Every flagged post gets an assessment of its potential impact in the eyes of employers, and an option to excise it from your feed. The site also offers tools for juicing your personal brand (mine is Very Weak) by tweaking your profiles on Linked In, Twitter, Medium and the like. If you don’t want to do it, Brand Yourself will do it for a fee. (The basic service is free, but there’s lots of up-selling. For this article, Brand Yourself supplied me with a premium membership worth $99 a year).

The site also dinged me for posting 39 potentially inappropriate images, including many, many photos of myself and friends holding pints of beer (in my defense, I lived in London for four years). While the image-scanning software is distressingly accurate, it’s not perfect. It flagged a photo of my daughter with a glass of orange juice as containing a mixed drink, and a pair of elegant Chinese vases I photographed at Sotheby’s were labeled “drug bongs.” In another photo, my son was accused of flipping me the bird (he wasn’t). Fortunately, the site lets users remove innocent images from their dossier of shame.

But ultimately, it doesn’t matter whether I correct the record on Brand Yourself’s site if the software used by future employers find those images and draw their own, incorrect, conclusions. It doesn’t matter if the software is in error, or if there’s a perfectly good explanation. There’s no appeals process when an HR department, looking to thin its applicant pool from a few thousand to a few dozen, decides to use a questionable social media history as a filter.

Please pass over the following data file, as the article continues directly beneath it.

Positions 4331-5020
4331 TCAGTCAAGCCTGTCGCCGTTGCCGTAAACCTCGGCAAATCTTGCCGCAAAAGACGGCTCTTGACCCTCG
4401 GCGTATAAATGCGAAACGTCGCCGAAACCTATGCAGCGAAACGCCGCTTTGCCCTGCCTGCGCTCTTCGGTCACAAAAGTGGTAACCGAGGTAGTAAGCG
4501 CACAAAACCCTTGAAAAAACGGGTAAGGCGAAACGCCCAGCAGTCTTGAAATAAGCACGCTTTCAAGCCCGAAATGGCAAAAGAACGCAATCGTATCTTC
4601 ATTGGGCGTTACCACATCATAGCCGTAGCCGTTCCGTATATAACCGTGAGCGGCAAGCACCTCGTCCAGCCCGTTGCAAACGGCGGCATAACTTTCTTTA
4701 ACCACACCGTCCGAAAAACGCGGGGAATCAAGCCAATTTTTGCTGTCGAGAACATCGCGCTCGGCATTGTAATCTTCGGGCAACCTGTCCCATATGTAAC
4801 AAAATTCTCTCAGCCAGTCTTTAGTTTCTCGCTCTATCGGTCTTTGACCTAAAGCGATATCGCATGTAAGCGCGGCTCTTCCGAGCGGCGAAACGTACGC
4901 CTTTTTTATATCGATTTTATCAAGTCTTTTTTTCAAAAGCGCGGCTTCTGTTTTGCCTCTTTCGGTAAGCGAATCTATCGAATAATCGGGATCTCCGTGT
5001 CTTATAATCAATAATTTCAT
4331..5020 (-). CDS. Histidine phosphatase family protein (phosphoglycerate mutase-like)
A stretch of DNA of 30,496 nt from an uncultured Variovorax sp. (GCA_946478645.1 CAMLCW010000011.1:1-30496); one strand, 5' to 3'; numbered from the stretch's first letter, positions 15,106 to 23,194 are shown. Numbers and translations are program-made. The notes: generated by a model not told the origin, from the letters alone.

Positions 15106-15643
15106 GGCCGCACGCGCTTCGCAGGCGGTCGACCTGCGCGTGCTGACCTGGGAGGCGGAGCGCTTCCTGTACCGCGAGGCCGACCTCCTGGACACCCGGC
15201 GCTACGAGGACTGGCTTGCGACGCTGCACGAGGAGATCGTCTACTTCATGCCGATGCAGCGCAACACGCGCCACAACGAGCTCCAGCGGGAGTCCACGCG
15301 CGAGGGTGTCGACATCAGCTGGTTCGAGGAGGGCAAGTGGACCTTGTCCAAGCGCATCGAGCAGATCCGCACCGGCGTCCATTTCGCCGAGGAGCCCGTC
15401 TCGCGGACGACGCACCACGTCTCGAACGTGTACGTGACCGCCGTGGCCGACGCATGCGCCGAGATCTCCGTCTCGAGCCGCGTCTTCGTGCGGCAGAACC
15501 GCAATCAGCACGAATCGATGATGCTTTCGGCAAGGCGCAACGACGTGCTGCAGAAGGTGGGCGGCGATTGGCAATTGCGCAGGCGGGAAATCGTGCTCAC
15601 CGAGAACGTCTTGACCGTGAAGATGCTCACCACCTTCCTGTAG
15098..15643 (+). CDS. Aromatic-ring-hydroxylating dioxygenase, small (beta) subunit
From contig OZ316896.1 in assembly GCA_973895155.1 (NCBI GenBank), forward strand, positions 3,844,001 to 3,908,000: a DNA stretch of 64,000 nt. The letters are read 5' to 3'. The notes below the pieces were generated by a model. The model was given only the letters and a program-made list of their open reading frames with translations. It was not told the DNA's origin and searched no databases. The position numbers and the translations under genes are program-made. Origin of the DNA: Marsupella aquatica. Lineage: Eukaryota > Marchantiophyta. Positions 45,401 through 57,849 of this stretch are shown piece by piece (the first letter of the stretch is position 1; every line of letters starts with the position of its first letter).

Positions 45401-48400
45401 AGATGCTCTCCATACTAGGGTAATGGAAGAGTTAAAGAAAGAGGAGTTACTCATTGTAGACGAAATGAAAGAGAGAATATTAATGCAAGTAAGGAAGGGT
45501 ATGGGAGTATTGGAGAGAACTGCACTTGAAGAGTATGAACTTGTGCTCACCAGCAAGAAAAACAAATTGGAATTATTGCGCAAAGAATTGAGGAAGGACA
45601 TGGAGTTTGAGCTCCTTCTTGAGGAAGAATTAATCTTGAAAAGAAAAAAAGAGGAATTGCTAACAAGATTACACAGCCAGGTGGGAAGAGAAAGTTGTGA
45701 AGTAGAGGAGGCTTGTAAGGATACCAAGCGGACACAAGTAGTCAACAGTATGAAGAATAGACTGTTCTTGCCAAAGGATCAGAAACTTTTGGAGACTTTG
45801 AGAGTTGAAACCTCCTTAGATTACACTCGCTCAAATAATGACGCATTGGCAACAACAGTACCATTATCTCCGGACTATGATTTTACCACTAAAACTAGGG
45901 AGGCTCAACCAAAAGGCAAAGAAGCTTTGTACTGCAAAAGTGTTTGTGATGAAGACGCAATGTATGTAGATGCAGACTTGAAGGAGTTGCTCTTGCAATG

The solution for the ultra-cautious is simply to take down any post or image, no matter now innocuous, and that’s a shame. When we purge our social media of photos of weddings and kids birthdays because of a stray champagne flute and glass of juice, we bowdlerize our own pasts. Social media, and Facebook particularly, has flourished in the last decade because it’s a rich document of our lives we share with our friends. Editing our pasts to meet the school-marmish standards of future employers risks turning our online lives into documents as bland and tasteless as a resume.

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